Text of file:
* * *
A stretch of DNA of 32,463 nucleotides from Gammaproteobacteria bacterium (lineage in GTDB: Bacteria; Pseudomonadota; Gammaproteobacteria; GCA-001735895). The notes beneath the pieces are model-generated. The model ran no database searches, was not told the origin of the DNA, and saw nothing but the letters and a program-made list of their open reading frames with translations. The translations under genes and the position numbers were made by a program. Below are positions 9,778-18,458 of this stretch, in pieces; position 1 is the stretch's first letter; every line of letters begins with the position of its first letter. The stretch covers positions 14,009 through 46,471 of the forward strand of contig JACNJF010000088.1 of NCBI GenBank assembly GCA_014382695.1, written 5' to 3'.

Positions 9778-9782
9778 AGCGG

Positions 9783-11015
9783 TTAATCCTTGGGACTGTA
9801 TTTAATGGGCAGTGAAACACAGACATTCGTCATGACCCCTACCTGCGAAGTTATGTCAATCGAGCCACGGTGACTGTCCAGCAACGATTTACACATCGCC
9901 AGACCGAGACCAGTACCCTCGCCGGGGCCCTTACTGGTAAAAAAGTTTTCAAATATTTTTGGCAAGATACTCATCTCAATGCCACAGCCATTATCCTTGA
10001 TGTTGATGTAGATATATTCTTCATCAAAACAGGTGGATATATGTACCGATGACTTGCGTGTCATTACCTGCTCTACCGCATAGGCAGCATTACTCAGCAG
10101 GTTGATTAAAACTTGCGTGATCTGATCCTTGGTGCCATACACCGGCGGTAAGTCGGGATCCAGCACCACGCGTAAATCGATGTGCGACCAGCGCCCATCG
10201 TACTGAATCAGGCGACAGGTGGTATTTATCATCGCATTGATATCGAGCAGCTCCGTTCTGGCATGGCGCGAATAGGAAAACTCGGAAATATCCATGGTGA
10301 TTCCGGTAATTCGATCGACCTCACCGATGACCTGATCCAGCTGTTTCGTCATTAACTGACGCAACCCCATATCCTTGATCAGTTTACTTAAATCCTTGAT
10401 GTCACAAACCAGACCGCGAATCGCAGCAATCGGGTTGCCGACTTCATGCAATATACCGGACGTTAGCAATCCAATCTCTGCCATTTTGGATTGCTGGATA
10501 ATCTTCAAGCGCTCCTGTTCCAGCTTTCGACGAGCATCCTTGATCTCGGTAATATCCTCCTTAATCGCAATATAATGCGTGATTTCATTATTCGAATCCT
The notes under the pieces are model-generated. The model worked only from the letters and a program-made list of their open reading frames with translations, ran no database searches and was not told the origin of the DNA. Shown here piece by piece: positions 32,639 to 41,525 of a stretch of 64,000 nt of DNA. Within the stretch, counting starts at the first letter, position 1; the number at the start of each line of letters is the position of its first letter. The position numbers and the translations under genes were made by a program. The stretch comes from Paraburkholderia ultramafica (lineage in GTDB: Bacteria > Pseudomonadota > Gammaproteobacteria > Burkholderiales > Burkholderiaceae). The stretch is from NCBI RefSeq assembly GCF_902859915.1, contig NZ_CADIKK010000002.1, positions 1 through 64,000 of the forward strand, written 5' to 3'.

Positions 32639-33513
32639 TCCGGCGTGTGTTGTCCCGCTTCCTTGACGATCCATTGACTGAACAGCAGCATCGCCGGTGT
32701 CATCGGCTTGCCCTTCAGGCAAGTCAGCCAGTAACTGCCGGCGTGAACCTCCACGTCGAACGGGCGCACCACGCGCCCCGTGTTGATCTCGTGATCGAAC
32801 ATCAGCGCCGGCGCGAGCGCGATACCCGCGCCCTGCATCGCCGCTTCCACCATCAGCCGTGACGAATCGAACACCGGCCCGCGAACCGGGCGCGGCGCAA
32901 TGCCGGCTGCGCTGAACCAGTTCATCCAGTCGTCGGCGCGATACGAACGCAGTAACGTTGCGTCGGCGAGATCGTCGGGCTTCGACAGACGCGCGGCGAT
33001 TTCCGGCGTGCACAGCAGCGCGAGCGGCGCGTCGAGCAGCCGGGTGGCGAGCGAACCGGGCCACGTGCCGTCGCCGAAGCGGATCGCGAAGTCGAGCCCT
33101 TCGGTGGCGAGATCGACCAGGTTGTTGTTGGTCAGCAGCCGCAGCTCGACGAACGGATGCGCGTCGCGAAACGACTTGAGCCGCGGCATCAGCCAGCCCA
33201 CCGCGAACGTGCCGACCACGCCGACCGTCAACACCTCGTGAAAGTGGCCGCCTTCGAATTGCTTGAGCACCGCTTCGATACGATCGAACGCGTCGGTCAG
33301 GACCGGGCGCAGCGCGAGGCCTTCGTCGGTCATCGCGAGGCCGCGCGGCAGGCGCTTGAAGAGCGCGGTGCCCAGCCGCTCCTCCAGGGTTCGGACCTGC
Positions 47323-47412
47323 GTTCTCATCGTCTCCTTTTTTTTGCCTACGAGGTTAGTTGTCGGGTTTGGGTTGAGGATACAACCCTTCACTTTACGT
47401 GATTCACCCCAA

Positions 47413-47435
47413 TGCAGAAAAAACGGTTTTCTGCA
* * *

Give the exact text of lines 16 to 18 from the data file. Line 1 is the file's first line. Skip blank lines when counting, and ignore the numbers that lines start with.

32639 TCCGGCGTGTGTTGTCCCGCTTCCTTGACGATCCATTGACTGAACAGCAGCATCGCCGGTGT
32701 CATCGGCTTGCCCTTCAGGCAAGTCAGCCAGTAACTGCCGGCGTGAACCTCCACGTCGAACGGGCGCACCACGCGCCCCGTGTTGATCTCGTGATCGAAC
32801 ATCAGCGCCGGCGCGAGCGCGATACCCGCGCCCTGCATCGCCGCTTCCACCATCAGCCGTGACGAATCGAACACCGGCCCGCGAACCGGGCGCGGCGCAA